What a weekend it was, a little more than 8 years ago. Probably my favorite film-related weekend ever, with Vital, Cha No Aji and Survive Style 5+ on the menu. All three films ended up in my personal top 100 and while Cha No Aji is ranked the lowest of the three, Katsuhito Ishii (My Darling Of The Mountains) his film remains one of the absolute highlights of the Japanese comedy. A true delight that elevates feel-good cinema to a whole new level and charms from start to finish.
Cha No Aji was somewhat of a surprise. I was already familiar with Ishii's work, having watched Party 7 and Shark Skin Man & Peach Hip Girl prior to this one. On top of that, I was well aware of Ishii's involvement in Trava Fist Planet, so I figured it was fair to expect a weird, zany and high-octane comedy. Cha No Aji is almost the complete opposite though. It's not that Ishii shied away from his extravagant antics, but the dosage here is completely different. Cha No Aji is a chill, relaxing film that only serves smalls chunks of weird and awkward for greater effect.
Like Ishii's other films Cha No Aji is an ensemble film, this time focusing on the members of a common, everyday family. Each of them have their own quirks and troubles, which are amply examined during the course of the film. Ishii keeps a very light-hearted tone, never letting the minor dramatic touches influence the laid-back and feel-good atmosphere of the film. There is room for a little drama once in a while, but it never becomes too sentimental or too intrusive.
The family is a varied, slightly weird yet very lovable bunch. There's Sachiko, the youngest of the family who's constantly being watched by a giant version of herself. Then there's Hajime, a young boy who has a crush on the new girl in school. Both parents are pretty normal, though mom turns out to be a pretty rad animator. Ayano is the laid-back uncle living in and Akira is the bonkers grandfather, definitely the star of the film.
Ishii toned down his trademark visual style for this film, but that doesn't mean Cha No Aji isn't a pretty film to look at. Set in rural Japan, various shades of deep, lively greens dominate this film. Add some blue skies and pretty sunsets and you get an idea of the visual vibe. The scenes outside are truly magnificent, emitting a sense of calm that is seemingly inherent to this type of Japanese film. There is some CG from time to time, mostly functional (and fun), though the quality varies. Luckily it never intrudes or takes away from the experience. The short animation sequence on the other hand is a true bliss for animation fans and clearly demonstrates that Ishii feels just at easy in the world of experimental animation.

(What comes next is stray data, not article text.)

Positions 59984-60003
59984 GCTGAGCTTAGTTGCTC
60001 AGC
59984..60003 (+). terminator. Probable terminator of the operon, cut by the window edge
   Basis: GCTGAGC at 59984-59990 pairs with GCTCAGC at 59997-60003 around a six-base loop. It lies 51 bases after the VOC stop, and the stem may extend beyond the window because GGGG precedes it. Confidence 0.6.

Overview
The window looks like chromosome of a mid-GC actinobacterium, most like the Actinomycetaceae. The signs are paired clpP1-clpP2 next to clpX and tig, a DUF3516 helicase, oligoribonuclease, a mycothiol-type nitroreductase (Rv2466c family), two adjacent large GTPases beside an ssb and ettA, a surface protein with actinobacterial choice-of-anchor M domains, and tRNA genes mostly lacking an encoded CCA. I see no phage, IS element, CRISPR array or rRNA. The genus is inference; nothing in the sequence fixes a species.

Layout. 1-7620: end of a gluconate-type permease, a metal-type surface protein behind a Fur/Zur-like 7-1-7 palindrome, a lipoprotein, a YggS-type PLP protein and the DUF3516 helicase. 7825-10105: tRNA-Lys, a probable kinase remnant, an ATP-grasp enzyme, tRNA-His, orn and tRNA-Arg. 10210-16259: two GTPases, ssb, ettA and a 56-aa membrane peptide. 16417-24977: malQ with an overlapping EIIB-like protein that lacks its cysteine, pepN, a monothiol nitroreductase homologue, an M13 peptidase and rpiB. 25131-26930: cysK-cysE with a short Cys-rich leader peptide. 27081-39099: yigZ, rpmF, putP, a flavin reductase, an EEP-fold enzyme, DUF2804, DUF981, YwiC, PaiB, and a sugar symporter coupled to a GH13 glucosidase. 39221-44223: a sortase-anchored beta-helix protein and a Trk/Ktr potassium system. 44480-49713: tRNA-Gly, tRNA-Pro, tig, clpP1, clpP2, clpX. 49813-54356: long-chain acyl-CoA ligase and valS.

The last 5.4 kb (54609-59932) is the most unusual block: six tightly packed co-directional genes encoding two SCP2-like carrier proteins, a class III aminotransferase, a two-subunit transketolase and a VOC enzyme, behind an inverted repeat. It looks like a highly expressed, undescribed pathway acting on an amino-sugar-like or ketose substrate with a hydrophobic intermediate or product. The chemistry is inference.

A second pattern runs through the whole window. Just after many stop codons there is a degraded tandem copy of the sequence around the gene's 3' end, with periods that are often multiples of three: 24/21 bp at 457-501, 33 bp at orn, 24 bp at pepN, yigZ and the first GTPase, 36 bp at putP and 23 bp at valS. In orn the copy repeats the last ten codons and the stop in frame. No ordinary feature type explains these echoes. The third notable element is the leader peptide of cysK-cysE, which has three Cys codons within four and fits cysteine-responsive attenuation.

The soundtrack is subtle and sweet. A cute collection of laid-back, easy-going tracks that enhance the atmosphere. It's not so much the music as the ambient sound effects that leave a lasting impression though. Simple sounds that are used to great effect throughout the film, like the slamming of a small shed window (during one of the first scenes). On top of that, Cha No Aji features some absolutely brilliant songs, mostly performed by grandpa Akira. Not really sure why, but from time to time the Mountain Song just slips into my mind and takes it hostage for a short while, always bringing an unmistakable smile to my face.
The acting is top notch too. Maya Banno shines as the young Sachiko, yet her performance is completely eclipsed by the presence of Tatsuya Gashuin. He already left a lasting impression in Shark Skin Man & Peach Hip Girl, with Cha No Aji he made himself truly immortal. Grandpa Akira is without a doubt one of the funniest, craziest and most lovable characters that ever graced the world of film. If that wasn't enough, secondary roles are handled by the likes of Susumu Terajima and Tadanobu Asano (still my number one favorite actor out there). With a cast like that, it's pretty difficult to make a bad film.
Cha No Aji lacks coherency, which could be fatal for a film that lasts 143 minutes. But the sketches and plot-evasive scenes are so much fun that it hardly seems to matter. As we drift from character to character the film keeps fortifying its feel-good atmosphere, to the point where I stopped caring for a plot line or dramatic arc, instead relishing the warm blanket of loveliness that Ishii spread for all the enjoy.
Cha No Aji is a lovingly executed ode to laziness, boredom and feeling at ease. Sometimes its characters do little else but loitering on the porch, enjoying the fact that they have nothing else to do but sit and enjoy the moment. Ishii livens things up with some absurd events, but never to the extent of his previous films. Cha No Aji is without a doubt Ishii's best film so far, a true masterpiece and a joy to watch again from time to time. A film that knows no weak points, which is quite amazing for a film that lasts more than two hours.